African “lions” can still rise: IMF/World Bank


A global downturn may tone down the roar of Africa’s bounding “lion” economies, but they can keep a spring in their step if governments deepen reforms and maintain prudent policies, the World Bank and IMF say.

Even as World Bank President Robert Zoellick warned of a “darkening outlook” for developing nations projected by European and US debt woes, top bank and fund officials sought to preserve a guarded positive outlook for Sub-Saharan Africa.

While still the planet’s poorest region, Africa has boasted more of the world’s fastest-growing economies than any other zone in the last decade, and emerging market investors and analysts have been enthusing about its “lion” economies leaping forward, largely on the back of minerals and oil exports, Reuters reports.

After suffering a temporary growth rate collapse inflicted by the 2008-2009 financial crisis, Africa rebounded strongly within a year. IMF and World Bank economists are still sticking to an average regional growth forecast of around five percent, although they are ratcheting back a few notches to take into account the storm clouds looming over global growth prospects.
“Providing the world economy continues to grow at four percent, Sub-Saharan Africa, the low-income countries should do reasonably well,” Abebe Selassie, assistant director of the IMF’s Africa Department, told Reuters.

But there is clear recognition that Africa, despite being far less integrated than other regions into global trade and finance flows, will not escape impact if growth and demand fall in the advanced economies of Europe and the United States.
“At a time when Africa is doing its best ever, it is now certainly at risk of seeing growth diminish, and that of course we’re very concerned about,” the IMF’s Director of the African Department, Antoinette Sayeh, told Reuters this week.


One of the biggest worries of IMF and World Bank officials is that another external shock, and the internal economic’ political and social pressures it might generate in African states, could divert African governments from the positive path of policy reforms and improved budget management that had underpinned the region’s buoyant growth in the last decade.
“Now, the political climate for continuing those reforms would be even more tense at a time of fiscal pressures,” the Bank’s Vice President for Africa Obiageli Ezekwesili said.
“If they take their hands off from the reins of reform … it would be devastating, because it would reverse all the gains that have been made in a decade,” she told Reuters.

At the IMF/World Bank meetings this week, Zoellick made a point of warning about the negative headwinds for developing countries that could swirl out from a global downturn.

He said falling demand and investor confidence in advanced economies, combined with volatile and high world food prices — which have triggered riots in Africa in the past — could lead to rising protectionism and of a “retreat to populism.”
“This is not the time to take the wrong policy measures, this is the time to sustain the right policy measures because it matters for recovery,” Ezekwesili said.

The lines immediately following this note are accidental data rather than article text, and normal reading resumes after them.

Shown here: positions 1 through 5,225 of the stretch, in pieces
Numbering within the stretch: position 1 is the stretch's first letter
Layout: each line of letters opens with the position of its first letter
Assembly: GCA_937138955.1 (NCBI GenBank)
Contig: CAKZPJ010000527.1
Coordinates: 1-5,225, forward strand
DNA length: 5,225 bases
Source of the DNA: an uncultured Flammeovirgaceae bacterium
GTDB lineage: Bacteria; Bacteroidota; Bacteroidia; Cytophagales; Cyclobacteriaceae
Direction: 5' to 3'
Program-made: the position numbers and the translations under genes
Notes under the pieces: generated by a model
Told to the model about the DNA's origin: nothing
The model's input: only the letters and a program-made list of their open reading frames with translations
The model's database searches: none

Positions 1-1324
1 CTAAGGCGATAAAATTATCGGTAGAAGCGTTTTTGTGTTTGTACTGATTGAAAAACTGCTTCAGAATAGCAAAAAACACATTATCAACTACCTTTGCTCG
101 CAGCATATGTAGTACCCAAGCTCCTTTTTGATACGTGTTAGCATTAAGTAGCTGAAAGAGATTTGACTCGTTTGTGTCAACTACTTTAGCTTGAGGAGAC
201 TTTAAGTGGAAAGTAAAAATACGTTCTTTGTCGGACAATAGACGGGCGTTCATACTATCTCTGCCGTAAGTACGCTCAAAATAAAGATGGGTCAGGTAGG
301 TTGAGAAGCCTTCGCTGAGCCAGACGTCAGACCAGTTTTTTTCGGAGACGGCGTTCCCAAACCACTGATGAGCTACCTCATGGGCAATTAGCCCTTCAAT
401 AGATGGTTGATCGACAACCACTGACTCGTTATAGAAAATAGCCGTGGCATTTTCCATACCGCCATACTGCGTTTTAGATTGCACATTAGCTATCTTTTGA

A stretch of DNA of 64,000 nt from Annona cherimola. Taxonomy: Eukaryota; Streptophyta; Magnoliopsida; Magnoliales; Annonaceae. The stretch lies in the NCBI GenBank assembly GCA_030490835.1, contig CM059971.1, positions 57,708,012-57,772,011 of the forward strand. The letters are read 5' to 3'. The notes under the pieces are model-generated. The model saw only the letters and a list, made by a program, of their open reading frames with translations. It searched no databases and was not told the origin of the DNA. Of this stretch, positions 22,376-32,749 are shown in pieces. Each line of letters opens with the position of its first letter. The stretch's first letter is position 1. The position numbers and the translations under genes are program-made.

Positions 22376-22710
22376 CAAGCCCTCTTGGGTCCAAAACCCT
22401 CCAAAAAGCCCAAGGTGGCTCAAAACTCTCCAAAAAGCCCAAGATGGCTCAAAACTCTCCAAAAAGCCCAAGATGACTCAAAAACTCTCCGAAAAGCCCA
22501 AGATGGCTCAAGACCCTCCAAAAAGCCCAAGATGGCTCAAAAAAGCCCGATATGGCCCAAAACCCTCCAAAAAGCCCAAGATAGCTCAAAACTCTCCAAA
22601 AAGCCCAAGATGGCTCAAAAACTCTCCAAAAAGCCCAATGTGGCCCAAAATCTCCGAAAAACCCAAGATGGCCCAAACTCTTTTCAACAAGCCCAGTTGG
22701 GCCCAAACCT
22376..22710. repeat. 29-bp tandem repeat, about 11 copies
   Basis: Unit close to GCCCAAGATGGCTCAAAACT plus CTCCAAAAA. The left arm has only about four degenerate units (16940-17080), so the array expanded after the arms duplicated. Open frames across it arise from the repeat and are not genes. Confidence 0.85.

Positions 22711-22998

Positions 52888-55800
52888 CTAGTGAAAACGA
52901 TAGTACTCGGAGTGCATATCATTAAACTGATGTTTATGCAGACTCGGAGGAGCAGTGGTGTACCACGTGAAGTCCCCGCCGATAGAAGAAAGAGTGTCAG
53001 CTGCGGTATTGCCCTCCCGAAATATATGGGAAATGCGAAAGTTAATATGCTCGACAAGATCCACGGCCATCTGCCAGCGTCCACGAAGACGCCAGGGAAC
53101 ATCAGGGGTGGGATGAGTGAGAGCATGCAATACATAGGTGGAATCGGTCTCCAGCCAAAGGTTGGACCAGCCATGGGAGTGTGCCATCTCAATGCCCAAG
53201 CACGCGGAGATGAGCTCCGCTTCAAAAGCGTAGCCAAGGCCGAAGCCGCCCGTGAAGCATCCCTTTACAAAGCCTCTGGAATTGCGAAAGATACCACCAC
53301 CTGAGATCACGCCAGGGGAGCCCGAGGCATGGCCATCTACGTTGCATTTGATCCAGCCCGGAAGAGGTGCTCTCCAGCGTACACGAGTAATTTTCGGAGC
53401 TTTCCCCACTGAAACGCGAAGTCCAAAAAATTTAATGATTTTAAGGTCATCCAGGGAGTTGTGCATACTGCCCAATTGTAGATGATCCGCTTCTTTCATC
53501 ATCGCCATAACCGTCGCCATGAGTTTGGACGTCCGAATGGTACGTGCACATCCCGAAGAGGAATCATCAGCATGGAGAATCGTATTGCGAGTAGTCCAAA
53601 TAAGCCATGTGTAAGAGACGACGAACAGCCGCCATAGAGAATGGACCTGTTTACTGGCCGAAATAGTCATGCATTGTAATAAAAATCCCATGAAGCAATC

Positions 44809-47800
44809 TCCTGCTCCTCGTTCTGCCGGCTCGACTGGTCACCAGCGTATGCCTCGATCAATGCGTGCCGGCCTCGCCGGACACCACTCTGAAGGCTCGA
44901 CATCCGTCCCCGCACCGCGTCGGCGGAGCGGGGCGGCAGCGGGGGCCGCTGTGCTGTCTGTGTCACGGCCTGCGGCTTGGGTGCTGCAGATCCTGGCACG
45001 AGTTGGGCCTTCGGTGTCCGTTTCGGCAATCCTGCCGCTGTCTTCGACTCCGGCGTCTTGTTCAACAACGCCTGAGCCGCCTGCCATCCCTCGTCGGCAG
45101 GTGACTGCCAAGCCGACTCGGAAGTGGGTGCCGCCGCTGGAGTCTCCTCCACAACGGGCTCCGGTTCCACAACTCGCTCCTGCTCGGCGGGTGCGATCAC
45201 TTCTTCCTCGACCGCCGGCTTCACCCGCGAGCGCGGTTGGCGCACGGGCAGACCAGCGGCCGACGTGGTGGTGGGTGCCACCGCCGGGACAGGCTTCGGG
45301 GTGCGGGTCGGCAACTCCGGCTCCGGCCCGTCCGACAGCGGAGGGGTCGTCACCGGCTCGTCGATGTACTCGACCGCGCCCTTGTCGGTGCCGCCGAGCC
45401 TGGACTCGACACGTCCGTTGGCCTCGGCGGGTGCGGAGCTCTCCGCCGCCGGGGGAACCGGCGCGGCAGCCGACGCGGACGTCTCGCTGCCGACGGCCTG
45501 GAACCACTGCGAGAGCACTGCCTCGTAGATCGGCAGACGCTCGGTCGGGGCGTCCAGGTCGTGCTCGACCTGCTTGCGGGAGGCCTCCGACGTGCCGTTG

She cited the imposition of price controls as an example of what would be a policy mis-step, recommending instead targeted “safety net” measures for the most poor and vulnerable that would still allow the market to regulate supply and demand.

International charity group and development advocate Oxfam said many African states had had to cut education, health, agriculture and social spending in the last two years.
“We’re expecting donor aid budgets to be slashed, and the longer this crisis continues, the deeper the impact for Africa and particularly for the poorest people,” Oxfam spokesperson Caroline Pearce told Reuters. She urged the G20 group to try to tame speculation fueling food price volatility and to find innovative ways to finance development in Africa.”

The IMF says a setback in U.S. or European recovery could have “substantial spillovers” to Sub-Saharan Africa, undermining prospects for exports, remittances, official aid and private capital flows.

But experts warn impacts will differ widely across such a varied region of 44 countries.

South Africa, hard hit by the last crisis and still trying to recover, could struggle to maintain the 3.5 percent growth forecast by the IMF, if the global situation worsens.
“If things look much worse, it could be difficult to achieve that” Sayeh said.
“You’re seeing generalized risk aversion, so in this environment the South African rand has been affected,” said Selassie, referring to the South African currency’s losses against the dollar in recent weeks.

But he saw this depreciation as being “in tandem” with the depreciation of other large emerging market currencies, such as the Brazilian real and Mexican peso.

For oil exporters like Nigeria and Angola, the outlook would hinge on how oil prices reacted to the global situation.

Selassie said falling global demand would have a downward impact on oil prices, but looser monetary policies in many countries could also help support commodity prices.

In East Africa, regional states faced inflationary pressures spilling from higher international food prices, and from the Horn of Africa drought and famine.

In the west, new oil producer Ghana, whose growth is forecast to top 13 percent this year, needed to work to contain spending and tackle its fiscal deficit to avoid “ruining the opportunity that oil provides,” the IMF’s Sayeh said.